On average, nearly 6,000 American workers die as a result of on the job accidents each year. Over 35 percent of these deaths are caused by slip and fall accidents.
For businesses that have a large loading dock, keeping this area safe is a bit easier said than done. Failing to focus on loading dock safety can lead to disasters.
Often, business owners fail to realize just how dangerous this area can be until it is too late. Working with professionals who are familiar with loading dock safety is a great way to get advice on how to eliminate the dangers in this area.
Read below to find out more about how to make the loading dock at your business safer.
1. Keep an Eye Out For Common Loading Dock Safety Hazards
The first thing you and your employees need to do when trying to make your loading dock safer is to keep your eyes peeled for hazards. These hazards come in some different forms, which is why educating yourself on proper loading dock safety is a must.
If you have things like wet or oily floors or unsecured dock plates, it is only a matter of time before disaster strikes. By routinely inspecting your loading dock, you should be able to find hazards and address them quickly.
2. Maintaining Loading Dock Equipment
Most loading docks feature heavy machinery in one form or another. Things like overhead cranes are quite common in these areas. While these machines can reduce the strain put on your workers, they can be dangerous if they are not adequately maintained.
Machinery that is not inspected and maintained on a regular basis can pose a lot of danger. Instead of letting these machines fall into a state of disrepair, you need to work with professionals. A heavy machinery mechanic can work to ensure this equipment runs safely and correctly.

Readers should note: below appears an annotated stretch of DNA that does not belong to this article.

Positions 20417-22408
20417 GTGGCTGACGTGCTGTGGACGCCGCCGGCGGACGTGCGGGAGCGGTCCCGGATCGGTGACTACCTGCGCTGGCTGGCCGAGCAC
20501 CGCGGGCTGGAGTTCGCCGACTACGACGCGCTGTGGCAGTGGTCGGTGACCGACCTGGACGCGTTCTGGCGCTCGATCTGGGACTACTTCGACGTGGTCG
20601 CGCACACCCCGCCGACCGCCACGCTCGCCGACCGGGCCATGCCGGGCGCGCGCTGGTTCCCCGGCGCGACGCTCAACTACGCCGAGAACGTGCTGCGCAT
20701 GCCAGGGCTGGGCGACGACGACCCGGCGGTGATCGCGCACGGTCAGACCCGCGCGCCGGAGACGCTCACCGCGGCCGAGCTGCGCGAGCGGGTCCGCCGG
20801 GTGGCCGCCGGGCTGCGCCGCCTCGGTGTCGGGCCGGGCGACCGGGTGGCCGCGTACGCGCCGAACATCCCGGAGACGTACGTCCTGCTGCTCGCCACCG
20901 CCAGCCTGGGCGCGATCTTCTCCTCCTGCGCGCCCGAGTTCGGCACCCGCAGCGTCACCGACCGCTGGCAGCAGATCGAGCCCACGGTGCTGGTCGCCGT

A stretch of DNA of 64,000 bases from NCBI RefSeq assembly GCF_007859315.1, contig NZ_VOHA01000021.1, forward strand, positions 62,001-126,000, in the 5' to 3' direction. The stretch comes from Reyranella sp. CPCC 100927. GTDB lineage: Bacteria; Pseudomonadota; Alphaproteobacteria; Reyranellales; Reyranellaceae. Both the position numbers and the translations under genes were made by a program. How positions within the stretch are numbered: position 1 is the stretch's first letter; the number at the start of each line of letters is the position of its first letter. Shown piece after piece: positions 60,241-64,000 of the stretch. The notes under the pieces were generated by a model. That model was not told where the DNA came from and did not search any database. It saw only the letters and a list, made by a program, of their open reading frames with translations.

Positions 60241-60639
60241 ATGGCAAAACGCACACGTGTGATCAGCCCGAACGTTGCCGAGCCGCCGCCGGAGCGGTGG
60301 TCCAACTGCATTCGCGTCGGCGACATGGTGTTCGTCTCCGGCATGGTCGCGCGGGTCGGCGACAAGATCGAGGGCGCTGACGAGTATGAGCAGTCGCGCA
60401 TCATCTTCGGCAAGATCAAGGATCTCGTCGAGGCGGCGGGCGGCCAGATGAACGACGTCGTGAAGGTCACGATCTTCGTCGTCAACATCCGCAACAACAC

3. Take Precautions to Prevent Falls
There are some things you and your team can do to reduce the chance of slip and fall accidents on your loading dock. Posting signs that inform employees about the dangers of running in this area is a good idea.
You will also need to mark the edges of the loading dock. Using bright colors to show workers where the edge is can prevent accidents from occurring.
4. Working Safely Around Trucks and Trailers
Workers also face lots of hazards when trucks and trailers are put into the loading dock. The first thing your team needs to do before loading these trucks and trailers is to ensure the wheels are chocked. Failing to do this can lead to the truck rolling forward or backward.
Be sure to get truck drivers to turn off the engine to their rig while it’s being loaded. Doing this will help to reduce the chance of carbon monoxide poisoning.
Need Overhead Crane Maintenance or Repair?
Taking loading dock safety seriously will serve you and your team well. Working with seasoned professionals is a great way to fix problems with your loading dock and the equipment in this area.
Are you in need of overhead crane maintenance or repair? If so, contact us now to find out more about the services we offer.